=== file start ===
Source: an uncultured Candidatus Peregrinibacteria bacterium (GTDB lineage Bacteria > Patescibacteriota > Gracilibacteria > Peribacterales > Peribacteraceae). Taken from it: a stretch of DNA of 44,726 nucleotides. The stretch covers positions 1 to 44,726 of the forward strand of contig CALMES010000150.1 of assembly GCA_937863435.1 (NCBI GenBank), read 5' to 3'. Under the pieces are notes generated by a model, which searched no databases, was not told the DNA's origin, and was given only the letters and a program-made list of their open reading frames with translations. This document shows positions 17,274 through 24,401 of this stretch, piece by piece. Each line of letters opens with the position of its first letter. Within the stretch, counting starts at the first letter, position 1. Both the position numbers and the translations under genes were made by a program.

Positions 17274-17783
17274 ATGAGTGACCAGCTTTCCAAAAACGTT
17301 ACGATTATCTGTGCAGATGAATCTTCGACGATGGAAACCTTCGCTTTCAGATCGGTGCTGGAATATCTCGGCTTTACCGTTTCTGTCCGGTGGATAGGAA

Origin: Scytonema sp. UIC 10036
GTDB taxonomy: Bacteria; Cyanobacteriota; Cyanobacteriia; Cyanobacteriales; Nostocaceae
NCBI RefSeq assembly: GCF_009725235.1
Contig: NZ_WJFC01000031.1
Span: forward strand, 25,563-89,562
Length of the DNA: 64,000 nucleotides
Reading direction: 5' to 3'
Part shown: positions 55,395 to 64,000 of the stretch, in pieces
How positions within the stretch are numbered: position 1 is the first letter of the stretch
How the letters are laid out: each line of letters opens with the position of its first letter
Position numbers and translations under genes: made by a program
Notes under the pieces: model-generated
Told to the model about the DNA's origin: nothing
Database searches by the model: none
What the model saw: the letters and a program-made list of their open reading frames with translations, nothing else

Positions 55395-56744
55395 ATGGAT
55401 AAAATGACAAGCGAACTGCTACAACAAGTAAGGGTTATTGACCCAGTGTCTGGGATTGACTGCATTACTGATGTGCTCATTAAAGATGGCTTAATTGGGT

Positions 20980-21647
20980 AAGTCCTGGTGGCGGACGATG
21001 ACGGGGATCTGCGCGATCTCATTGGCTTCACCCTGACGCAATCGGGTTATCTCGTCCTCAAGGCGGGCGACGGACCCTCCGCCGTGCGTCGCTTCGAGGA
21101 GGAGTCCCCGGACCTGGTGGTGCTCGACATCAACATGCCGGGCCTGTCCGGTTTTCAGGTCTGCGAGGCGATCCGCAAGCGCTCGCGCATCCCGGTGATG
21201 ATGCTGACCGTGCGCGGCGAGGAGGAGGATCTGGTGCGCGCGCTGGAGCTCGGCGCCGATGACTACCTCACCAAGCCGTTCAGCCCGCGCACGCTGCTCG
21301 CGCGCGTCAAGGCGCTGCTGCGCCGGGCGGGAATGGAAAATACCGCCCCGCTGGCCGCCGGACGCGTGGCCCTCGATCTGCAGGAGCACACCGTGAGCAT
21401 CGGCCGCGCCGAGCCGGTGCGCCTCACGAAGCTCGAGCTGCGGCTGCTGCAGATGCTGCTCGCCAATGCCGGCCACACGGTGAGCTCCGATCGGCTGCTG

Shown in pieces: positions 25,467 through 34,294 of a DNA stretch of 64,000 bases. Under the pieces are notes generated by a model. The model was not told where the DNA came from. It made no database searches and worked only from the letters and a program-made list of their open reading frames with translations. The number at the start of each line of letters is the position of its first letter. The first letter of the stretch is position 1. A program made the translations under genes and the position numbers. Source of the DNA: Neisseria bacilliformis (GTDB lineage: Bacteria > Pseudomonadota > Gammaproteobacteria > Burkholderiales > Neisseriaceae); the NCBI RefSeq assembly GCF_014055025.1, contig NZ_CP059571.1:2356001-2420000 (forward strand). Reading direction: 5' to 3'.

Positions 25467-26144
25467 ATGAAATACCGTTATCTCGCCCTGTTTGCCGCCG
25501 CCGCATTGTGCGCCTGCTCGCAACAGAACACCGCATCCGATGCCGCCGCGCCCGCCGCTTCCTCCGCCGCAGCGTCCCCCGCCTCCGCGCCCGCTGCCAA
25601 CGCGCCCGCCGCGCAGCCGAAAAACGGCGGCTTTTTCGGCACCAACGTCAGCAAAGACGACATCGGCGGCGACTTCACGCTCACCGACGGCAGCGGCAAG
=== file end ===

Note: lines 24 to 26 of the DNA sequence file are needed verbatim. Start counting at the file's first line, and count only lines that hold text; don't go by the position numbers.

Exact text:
20980 AAGTCCTGGTGGCGGACGATG
21001 ACGGGGATCTGCGCGATCTCATTGGCTTCACCCTGACGCAATCGGGTTATCTCGTCCTCAAGGCGGGCGACGGACCCTCCGCCGTGCGTCGCTTCGAGGA
21101 GGAGTCCCCGGACCTGGTGGTGCTCGACATCAACATGCCGGGCCTGTCCGGTTTTCAGGTCTGCGAGGCGATCCGCAAGCGCTCGCGCATCCCGGTGATG